Through cyber attacks and other methods, the Chinese regime has successfully stolen large amounts of sensitive information, including military weapon blueprints, from major corporations and government bureaus in the United States. Although the Chinese military regularly boasts about their so-called cutting-edge new technology, they are still lagging behind in weapons development. But they should not be underestimated, especially considering how formidable their hackers and cyberspace operations can be. Below are some of the U.S. weaponry that China has copied—or, more often, simply stolen the plans for.
1. The U.S. C-17
In 2011, Dongfan "Greg" Chung, an aerospace engineer from Orange County, was sentenced to 24 years and 5 months in prison for spying for the Chinese regime and stealing more than 250,000 documents from Boeing and Rockwell. Included were designs for the C-17 Globemaster III, a Boeing freighter, which he snuck out in 2006.
That same year, the Xi'an Aircraft Industrial Corporation began building the Y-20, a heavy freighter aircraft closely resembling the C-17. As noted by a congressional report in 2010, China had been having troubles developing heavy transport aircrafts. The Y-20 can carry more than 200 tons, according to military sources cited by China Daily, and fly up to 9,400 miles. It can also serve different purposes from refueling planes to transporting military equipment and significantly extend the reach of the Chinese military.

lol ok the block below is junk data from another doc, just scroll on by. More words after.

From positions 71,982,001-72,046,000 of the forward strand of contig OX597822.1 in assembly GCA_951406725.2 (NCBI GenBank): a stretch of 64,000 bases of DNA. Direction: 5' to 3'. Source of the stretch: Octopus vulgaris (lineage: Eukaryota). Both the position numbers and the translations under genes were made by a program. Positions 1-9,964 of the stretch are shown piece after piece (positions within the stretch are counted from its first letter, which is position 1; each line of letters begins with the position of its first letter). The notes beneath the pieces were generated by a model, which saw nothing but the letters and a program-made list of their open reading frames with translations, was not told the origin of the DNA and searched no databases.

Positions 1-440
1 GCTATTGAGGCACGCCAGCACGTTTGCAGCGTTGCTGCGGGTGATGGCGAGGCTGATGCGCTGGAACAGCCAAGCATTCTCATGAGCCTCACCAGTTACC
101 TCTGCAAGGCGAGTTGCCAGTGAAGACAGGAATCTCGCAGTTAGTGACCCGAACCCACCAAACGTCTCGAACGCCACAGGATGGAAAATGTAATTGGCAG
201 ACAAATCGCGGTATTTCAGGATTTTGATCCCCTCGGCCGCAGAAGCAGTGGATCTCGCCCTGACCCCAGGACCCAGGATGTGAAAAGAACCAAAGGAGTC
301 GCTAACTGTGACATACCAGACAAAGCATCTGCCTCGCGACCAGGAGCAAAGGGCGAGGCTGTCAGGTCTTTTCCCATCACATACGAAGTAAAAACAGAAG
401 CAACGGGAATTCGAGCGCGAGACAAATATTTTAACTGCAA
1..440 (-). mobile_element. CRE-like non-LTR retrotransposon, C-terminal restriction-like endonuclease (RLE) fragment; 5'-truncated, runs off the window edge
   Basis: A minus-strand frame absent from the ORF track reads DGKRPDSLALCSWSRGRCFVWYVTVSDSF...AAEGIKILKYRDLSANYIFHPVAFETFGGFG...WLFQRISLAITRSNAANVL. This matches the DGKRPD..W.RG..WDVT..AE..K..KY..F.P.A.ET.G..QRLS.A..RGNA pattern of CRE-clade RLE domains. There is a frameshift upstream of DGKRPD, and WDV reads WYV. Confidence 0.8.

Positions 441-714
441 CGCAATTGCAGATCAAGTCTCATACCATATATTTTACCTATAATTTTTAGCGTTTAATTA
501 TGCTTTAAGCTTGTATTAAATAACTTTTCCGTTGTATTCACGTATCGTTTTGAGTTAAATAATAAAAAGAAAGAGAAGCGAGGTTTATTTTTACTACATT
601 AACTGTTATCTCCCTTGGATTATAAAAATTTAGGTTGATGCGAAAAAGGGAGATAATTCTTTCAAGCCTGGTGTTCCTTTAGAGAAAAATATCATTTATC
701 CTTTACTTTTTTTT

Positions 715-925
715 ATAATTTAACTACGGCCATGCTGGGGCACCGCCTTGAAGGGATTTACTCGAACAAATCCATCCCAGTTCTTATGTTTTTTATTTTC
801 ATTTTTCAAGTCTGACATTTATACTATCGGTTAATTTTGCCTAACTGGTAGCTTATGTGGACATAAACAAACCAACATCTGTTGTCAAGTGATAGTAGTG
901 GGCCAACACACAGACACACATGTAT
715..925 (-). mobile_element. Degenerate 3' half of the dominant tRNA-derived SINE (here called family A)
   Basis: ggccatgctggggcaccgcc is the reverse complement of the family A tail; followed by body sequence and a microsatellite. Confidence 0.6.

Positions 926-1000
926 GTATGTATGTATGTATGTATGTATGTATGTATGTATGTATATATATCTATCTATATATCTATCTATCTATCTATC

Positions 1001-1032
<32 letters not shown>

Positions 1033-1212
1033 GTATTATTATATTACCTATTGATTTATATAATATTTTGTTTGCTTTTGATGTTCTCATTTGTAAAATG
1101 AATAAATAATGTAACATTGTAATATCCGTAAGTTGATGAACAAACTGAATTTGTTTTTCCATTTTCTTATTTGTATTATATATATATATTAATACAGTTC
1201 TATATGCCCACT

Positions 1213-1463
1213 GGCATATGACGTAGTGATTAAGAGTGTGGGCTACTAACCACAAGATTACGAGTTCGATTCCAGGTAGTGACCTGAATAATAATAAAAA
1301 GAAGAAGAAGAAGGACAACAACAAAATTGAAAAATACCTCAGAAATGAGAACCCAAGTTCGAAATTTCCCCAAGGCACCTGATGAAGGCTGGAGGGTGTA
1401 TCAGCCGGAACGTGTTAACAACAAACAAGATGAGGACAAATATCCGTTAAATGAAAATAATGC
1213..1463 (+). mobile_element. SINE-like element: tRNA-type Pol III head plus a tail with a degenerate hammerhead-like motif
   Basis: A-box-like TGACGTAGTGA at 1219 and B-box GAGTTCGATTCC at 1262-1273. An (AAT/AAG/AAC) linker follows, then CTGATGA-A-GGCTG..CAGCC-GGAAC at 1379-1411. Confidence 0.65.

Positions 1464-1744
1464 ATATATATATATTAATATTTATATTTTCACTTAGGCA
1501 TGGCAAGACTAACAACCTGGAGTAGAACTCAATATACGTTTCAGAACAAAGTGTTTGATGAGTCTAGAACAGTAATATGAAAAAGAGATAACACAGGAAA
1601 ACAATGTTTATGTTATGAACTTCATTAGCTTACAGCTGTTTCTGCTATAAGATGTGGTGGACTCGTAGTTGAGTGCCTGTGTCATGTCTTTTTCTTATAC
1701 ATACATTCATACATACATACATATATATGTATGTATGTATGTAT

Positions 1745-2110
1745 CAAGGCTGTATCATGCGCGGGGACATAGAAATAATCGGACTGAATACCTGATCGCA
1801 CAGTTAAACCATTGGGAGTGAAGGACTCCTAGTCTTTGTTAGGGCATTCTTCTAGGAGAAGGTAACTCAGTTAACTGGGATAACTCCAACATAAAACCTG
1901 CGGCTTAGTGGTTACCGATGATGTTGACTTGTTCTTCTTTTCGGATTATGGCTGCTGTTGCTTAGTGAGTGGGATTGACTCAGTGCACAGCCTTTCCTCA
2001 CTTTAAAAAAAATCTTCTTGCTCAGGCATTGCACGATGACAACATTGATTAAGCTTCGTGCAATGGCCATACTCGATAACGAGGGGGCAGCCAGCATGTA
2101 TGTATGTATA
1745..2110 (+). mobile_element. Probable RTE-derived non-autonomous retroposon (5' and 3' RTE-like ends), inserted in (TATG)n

The plane has been modified several times since its first prototype in 2011, with revisions in air intake, wing size, and nose design to enhance stealth. It's believed that information gained from cyberattacks on the U.S. military and defense contractors led to the modifications. Just in July of 2014, a Chinese businessmen was arrested for stealing data from the U.S. over two dozen defense programs, including the F-35 and F-22.
3. The Predator Drone
Designed and constructed by state-owned aircraft manufacturer China Academy of Aerospace Aerodynamics of the China Aerospace Science and Technology Corporation (CASC), the Cai Hong-4 (CH-4), or Rainbow-4 drone, is a multipurpose drone copying the U.S. MQ-1 Predator, although Chinese media claim the CH-4 is superior in almost every respect.
According to the People's Liberation Army Air Force spokesperson Shen Jinke, the CH-4 is "tasked with surveillance, reconnaissance, and ground attacks [and] will play a vital role in fighting terrorism." Chen Jongxin, a researcher for the CASC, said it can carry up to 760 pounds with an endurance of 38 hours and a maximum range of over 2000 miles.
4. The FGM-148 Javelin Anti-Tank Missile
In 2014, the Chinese regime revealed their new HJ-12 anti-tank missile able to target tanks over 2 miles away, according to China Daily, a state-run newspaper. The weapon can allegedly destroy current generation tanks, including America's M1 Abrams, Russia's T-90, and Japan's Type 90 Kyū-maru. It is manufactured by China's state-owned company NORINCO, which has also been selling weapons to South Sudan, fueling the civil war there.